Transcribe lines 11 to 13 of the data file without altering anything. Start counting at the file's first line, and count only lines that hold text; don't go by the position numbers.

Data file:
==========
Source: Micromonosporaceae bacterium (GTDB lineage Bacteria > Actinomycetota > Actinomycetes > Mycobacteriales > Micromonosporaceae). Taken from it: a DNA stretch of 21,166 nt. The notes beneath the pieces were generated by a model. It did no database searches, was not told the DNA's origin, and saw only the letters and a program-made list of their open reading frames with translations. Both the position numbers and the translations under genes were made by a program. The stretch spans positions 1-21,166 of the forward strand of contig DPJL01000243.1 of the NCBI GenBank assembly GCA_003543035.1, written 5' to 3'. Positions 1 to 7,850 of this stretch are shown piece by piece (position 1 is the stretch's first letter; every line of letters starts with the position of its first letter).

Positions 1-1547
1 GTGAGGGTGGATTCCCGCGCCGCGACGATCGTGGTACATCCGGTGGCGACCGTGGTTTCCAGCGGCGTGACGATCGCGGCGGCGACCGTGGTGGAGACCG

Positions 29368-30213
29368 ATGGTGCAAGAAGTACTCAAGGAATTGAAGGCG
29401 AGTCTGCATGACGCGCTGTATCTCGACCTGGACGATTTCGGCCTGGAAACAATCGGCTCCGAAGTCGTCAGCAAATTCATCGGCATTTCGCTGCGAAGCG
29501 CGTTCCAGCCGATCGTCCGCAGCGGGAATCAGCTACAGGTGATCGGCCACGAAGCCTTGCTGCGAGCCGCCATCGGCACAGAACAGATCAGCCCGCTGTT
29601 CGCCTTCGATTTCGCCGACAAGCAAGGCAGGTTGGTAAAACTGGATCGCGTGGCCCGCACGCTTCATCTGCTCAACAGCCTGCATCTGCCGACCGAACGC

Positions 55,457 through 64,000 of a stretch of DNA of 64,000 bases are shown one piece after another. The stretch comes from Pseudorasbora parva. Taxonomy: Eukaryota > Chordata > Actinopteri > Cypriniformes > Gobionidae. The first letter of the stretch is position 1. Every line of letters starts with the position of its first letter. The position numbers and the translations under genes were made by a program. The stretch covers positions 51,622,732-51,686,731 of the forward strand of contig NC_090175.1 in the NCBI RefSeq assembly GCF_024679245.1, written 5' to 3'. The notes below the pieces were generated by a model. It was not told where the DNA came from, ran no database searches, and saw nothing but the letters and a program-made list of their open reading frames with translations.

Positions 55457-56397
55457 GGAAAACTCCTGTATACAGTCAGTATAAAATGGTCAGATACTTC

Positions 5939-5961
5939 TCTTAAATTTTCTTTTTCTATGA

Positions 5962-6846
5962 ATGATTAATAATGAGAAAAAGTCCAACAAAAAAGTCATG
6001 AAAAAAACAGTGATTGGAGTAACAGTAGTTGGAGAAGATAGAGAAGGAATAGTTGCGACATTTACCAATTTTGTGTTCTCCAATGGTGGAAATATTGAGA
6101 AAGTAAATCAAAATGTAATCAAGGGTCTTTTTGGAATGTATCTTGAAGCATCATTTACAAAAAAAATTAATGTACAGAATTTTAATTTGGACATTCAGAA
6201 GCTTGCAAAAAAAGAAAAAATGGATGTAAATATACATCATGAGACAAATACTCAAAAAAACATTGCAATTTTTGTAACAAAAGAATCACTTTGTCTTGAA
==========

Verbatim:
55457 GGAAAACTCCTGTATACAGTCAGTATAAAATGGTCAGATACTTC

Positions 5939-5961
5939 TCTTAAATTTTCTTTTTCTATGA